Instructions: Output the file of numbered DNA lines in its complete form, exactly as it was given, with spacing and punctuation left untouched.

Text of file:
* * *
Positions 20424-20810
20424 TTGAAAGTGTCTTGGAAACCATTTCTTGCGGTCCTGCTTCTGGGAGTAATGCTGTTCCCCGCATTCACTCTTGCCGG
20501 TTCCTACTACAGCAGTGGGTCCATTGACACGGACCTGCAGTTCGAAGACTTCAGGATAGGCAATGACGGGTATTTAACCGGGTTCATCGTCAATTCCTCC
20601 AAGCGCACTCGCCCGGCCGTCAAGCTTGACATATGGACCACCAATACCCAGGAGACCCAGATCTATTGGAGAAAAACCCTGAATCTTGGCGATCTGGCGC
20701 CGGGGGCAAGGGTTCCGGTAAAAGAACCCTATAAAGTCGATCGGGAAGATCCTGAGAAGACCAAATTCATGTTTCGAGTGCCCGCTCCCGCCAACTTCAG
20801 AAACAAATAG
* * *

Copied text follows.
Positions 20424-20810
20424 TTGAAAGTGTCTTGGAAACCATTTCTTGCGGTCCTGCTTCTGGGAGTAATGCTGTTCCCCGCATTCACTCTTGCCGG
20501 TTCCTACTACAGCAGTGGGTCCATTGACACGGACCTGCAGTTCGAAGACTTCAGGATAGGCAATGACGGGTATTTAACCGGGTTCATCGTCAATTCCTCC
20601 AAGCGCACTCGCCCGGCCGTCAAGCTTGACATATGGACCACCAATACCCAGGAGACCCAGATCTATTGGAGAAAAACCCTGAATCTTGGCGATCTGGCGC
20701 CGGGGGCAAGGGTTCCGGTAAAAGAACCCTATAAAGTCGATCGGGAAGATCCTGAGAAGACCAAATTCATGTTTCGAGTGCCCGCTCCCGCCAACTTCAG
20801 AAACAAATAG